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Parents and WOFT Apps

Applications WOFT High School Highschool Parental Consent

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#21 VelosiT


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Posted 06 October 2016 - 17:17

I have a young man, whom just turned 20 yrs old in the 47 course with me. He came straight from HS, gets picked on a bit(mainly by instructors, playfully) but has thick skin as well. Finished 1st in his common core class as well.


I was gonna mention him too, I went through WOCS with him. Great guy.


It's absolutely possible to be successful through WOFT even with the age difference, but as Dmurray said, it takes thick skin. You're going to be in an environment where you're surrounded by type-A personalities, many of whom have several years of experience in the Army already. 


That said, it's not inexperience that will make you have a bad time here - it's a lack of willingness to learn and to accept criticism. The ability to recognize what you don't know and then seek out help is your most important asset going through WOFT.

The Army is okay, I guess

#22 shmoeser


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Posted 02 November 2016 - 10:31

Start working on your LOR's and everything else that you can prior to your 18th birthday. I believe that you won't be able to complete your physical unless your have your parents consent form filled out. So if you have your packet mostly completed and then just have to physical it will make your life easier, as well as easier to just hand everything over to your recruiter and get your packet in at the first available board. Honestly it's going to come down to what you want to do, if you want to go out on a date with someone do you have to ask your parents permission first. Eventually you are going to have to step out on your own, make your own path and possibly stumble. If they want to be there for you good, if they don't then that is their loss. You have to remember that no one is going to take care of you like you do, so live your life and start pursuing what you have a passion for.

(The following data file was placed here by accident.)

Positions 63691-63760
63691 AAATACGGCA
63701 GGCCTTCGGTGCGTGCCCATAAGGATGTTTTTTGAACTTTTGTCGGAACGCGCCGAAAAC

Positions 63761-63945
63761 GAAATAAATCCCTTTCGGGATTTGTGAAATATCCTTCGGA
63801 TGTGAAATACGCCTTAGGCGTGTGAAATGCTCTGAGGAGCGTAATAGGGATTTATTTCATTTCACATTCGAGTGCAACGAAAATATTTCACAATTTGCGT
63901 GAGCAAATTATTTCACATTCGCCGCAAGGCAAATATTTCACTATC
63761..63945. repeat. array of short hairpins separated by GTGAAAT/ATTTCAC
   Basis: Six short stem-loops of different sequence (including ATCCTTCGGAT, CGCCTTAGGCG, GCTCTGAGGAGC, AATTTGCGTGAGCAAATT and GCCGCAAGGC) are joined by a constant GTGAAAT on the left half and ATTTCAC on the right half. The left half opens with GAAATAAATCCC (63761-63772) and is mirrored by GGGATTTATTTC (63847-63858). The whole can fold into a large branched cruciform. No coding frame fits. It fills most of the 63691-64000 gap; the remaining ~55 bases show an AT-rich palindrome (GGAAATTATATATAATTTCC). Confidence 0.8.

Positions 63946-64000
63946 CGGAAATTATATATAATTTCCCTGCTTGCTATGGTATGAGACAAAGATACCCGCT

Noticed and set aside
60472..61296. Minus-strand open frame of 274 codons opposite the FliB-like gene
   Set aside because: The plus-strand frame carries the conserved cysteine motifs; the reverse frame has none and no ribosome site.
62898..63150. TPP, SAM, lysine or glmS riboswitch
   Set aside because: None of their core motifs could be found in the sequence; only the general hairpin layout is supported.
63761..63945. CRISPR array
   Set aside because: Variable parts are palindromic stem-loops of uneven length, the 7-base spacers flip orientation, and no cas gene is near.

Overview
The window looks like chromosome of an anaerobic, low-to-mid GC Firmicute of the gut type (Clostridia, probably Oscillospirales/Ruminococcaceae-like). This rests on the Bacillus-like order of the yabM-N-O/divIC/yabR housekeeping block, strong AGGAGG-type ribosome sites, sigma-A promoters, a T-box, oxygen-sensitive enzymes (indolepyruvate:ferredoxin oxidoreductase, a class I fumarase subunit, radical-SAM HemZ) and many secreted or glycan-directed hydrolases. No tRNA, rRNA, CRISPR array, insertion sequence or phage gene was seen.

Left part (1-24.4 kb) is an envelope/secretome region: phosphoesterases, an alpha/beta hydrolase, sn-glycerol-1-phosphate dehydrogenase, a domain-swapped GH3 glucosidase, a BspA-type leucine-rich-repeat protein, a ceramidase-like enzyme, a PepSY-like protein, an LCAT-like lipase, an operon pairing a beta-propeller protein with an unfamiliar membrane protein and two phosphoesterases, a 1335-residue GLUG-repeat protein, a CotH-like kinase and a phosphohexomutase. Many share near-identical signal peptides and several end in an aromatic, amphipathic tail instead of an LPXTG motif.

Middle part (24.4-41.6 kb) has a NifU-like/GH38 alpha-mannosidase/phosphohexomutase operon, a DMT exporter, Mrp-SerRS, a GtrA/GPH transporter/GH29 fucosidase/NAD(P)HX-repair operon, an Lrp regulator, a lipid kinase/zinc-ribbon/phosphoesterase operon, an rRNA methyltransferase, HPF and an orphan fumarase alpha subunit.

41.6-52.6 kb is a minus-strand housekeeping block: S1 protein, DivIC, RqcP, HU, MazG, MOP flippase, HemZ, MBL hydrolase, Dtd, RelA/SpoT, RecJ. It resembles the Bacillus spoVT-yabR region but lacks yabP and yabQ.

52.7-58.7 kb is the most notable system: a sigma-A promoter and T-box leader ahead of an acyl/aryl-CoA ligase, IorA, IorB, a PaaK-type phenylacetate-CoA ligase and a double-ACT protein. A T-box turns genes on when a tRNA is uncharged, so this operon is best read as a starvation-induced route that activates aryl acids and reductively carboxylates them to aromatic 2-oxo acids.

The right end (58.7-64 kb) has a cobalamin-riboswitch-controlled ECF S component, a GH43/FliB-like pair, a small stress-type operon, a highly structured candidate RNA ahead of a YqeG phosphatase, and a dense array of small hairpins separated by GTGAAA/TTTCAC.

#23 Wally


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Posted 02 November 2016 - 11:54


I am a highschool applicant in my junior year of schooling. I'm looking to apply in my senior year for WOFT. My parents, however, are extremely strict and won't accept anything to do with the military. While advice on how to convince them is appreciated, I know they won't ever budge on the issue, trust me I've tried for at least the past year.


If it comes down to it, I will go against their will and apply. The real question is, is parental consent required to complete the application?


I know the answer seems like an obvious yes, but I was hoping there would be some kind of loophole.


Another thing to consider would be my age by the time I apply. I would turn 18 in January 3rd, towards the end of my senior year. Can I apply around then, in time to accept college apps in case I get denied?


Thanks before hand. 




I would explain to my parents that I am going to be an Army Aviator if it's possible. I would start the process as soon as possible if I wanted to go high school to flight school directly. You might achieve that, or you may not get the slot until you have your degree. You may not ever make it, but you will have tried to live your life.

Edited by Wally, 02 November 2016 - 12:04.

Just a pilot (retired, so I have a LOT of time)...